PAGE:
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I am first time parents and my daughter is 22 months, she is turning 2 in 60 days. My concern is she is not responding to her name, sometime she do, like once or twice in a day. Her hearing is fine. She do little eye contact (not much is our culture so I believe it might be in the genes). She do play with different toys, make different noises. When she see apple picture, she can call it apple and same for ball, she do call mummy daddy but she do not call us as mummy daddy. She just say words. When she need something she hold my finger and take me there. How should I make her understand that I am her father or call me dad. Is it normal not to recognize at this age ? Though she is attach to me, she looks for me when I am not around.

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    Have you talked to your pediatrician about this? There are screeners they can use to evaluate various developmental conditions, autism, etc., that take as input things like what you described (can she respond to her name, does she randomly talk to you about things, can you point at something and she looks at it, that sort of thing). That's the most important thing - make sure there's nothing concerning that you might need specialist help to address, especially as the earlier you do catch something the better you can help her, long term. But the pediatrician is the best person to say.
    – Joe
    Nov 30 '21 at 21:09
  • she do watch the stuff when I point her towards something, she never randomly talk to me about anything, she has eye contact but still doesnt respond to her name, sometime she do but mostly not. She used to have lot of screen time last year it might be 6-7 hours a day. We did talk to her pediatrician but they are busy due to covid, she ask the same question and then next appt too late
    – AHF
    Nov 30 '21 at 21:25
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    I am not a doctor and medical advice is off topic here. But I highly recommend discussing your question with a pediatrician. Have you at least talked about this with other parents? What did they say? Nov 30 '21 at 22:23
  • Well different parents saying different things like every child is different. Like my nephew she started to walk in her 20month but started speaking in her 12months.
    – AHF
    Nov 30 '21 at 22:32
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    I'm a physician, and I second @TimurShtatland comment. I have seen thousands of kids during my career, and it is true, as you say, that kids are different and this might be nothing. That doesn't mean that different shouldn't be evaluated, because sometimes, different needs specific treatment to progress more "normally" (in the strictest sense of the word, i.e. like most kids her age.) You asked a question, and parents are telling you to discuss this with her pediatrician. That is the very best advice you're going to get. Don't take "too busy" for an answer. Or, find someone who isn't too busy. Dec 1 '21 at 16:25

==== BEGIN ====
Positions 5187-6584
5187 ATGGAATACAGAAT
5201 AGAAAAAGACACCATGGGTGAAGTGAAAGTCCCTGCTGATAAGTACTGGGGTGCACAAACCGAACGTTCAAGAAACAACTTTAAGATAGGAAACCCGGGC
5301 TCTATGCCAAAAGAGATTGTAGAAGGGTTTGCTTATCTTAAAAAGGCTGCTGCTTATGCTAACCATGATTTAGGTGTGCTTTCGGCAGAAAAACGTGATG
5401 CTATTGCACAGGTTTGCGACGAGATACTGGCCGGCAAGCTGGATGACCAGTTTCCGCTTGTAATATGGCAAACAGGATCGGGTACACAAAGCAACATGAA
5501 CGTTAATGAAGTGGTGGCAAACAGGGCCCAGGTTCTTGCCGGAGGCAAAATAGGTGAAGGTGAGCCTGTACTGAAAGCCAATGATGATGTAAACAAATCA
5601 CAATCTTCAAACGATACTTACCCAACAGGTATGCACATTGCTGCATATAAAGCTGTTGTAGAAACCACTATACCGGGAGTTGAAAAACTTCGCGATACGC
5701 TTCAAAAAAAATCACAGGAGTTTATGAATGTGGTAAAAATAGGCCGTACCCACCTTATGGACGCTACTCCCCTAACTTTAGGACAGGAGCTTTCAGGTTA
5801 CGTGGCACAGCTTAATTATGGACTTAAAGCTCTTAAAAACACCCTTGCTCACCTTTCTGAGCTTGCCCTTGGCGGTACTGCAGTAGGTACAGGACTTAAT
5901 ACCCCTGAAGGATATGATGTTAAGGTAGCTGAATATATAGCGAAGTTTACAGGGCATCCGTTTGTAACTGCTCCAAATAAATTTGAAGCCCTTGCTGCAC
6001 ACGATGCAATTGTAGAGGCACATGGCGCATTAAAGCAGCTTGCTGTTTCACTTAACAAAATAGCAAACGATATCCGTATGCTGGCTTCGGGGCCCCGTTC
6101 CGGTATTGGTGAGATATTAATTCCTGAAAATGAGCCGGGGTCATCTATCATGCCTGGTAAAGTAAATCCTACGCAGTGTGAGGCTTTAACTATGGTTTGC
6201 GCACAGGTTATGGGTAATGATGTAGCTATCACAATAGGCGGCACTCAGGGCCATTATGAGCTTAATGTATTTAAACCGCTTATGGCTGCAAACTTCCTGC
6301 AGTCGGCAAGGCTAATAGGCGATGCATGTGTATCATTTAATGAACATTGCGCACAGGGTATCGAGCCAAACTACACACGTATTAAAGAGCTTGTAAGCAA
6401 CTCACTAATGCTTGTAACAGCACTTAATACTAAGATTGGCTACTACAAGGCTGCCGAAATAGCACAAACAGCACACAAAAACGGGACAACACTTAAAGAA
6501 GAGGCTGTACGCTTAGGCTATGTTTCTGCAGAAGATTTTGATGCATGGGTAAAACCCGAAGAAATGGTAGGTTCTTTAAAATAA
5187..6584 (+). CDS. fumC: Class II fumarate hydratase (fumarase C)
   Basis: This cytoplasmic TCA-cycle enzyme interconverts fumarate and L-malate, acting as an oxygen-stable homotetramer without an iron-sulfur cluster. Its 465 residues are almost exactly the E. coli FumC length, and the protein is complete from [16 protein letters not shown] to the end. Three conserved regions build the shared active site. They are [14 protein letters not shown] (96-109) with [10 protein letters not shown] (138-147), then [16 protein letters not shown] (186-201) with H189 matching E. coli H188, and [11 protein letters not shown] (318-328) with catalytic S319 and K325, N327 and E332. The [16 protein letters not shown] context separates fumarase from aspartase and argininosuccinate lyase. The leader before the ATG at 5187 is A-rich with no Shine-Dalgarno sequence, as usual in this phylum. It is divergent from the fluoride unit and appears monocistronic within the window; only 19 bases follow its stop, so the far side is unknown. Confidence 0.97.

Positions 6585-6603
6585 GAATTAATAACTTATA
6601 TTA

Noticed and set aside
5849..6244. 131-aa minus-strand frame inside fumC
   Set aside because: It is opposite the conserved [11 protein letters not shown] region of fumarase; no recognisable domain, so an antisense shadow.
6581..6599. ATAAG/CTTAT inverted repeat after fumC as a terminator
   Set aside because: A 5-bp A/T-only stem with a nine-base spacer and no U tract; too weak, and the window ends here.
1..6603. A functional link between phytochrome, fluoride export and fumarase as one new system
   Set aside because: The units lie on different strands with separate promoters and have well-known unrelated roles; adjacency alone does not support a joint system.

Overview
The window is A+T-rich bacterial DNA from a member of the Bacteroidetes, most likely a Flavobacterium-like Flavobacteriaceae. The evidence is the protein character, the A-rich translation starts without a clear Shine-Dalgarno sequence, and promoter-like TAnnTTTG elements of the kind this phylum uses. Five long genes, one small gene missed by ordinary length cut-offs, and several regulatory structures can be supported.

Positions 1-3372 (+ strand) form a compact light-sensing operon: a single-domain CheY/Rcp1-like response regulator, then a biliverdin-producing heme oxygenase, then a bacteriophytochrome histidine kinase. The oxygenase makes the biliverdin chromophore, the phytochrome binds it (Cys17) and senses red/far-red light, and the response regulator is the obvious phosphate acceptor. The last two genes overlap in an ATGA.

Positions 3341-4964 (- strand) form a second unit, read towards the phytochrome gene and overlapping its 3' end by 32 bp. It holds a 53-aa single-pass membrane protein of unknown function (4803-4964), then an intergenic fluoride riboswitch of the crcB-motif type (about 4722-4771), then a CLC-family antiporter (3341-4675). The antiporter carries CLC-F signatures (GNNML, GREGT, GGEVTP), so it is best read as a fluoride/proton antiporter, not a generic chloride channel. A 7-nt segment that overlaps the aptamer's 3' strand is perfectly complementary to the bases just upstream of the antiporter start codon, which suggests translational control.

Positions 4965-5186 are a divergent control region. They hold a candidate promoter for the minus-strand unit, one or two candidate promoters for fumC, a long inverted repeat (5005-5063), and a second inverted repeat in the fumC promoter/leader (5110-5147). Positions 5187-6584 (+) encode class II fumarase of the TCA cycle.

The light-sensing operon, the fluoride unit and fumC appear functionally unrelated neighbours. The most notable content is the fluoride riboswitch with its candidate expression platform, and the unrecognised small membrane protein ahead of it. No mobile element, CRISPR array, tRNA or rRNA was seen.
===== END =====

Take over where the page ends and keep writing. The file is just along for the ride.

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TL;DR: I highly recommend discussing your question with a pediatrician.

Also, please do see the comment above from anongoodnurse.

DETAILS:

While you are waiting for the appointment with the pediatrician who is not "too busy" (huh?) to see your child, you may find the info below useful. The United States Centers for Disease Control and Prevention (CDC) have useful checklists here: "CDC’s Developmental Milestones".

Note that we ourselves have always taken our kids to the pediatrician for periodic screening (the so-called "well visits"). We learned a ton from the doctors. We only used the checklists for additional general education, not as a substitute for the screenings by the doctor. Sorry if I sound like a broken record. :)

The "Important Milestones: Your Child By Eighteen Months" checklist is too long even for my typical answer. I will just quote this stern warning from the end of the page:

Concerned About Your Child’s Development? Act Early.

Tell your child’s doctor or nurse if you notice any of these signs of possible developmental delay for this age and ask for a developmental screening. Talk with someone in your community who is familiar with services for young children in your area, such as your state’s public early intervention program. For more information, visit our “If You’re Concerned” web page or call 1-800-CDC-INFO.

The American Academy of Pediatrics recommends that children be screened for general development using standardized, validated tools at 9, 18, and 30 months and for autism at 18 and 24 months or whenever a parent or provider has a concern. Ask your child’s doctor about your child’s developmental screening.

“Learn the Signs. Act Early.” materials are not a substitute for standardized, validated developmental screening tools.

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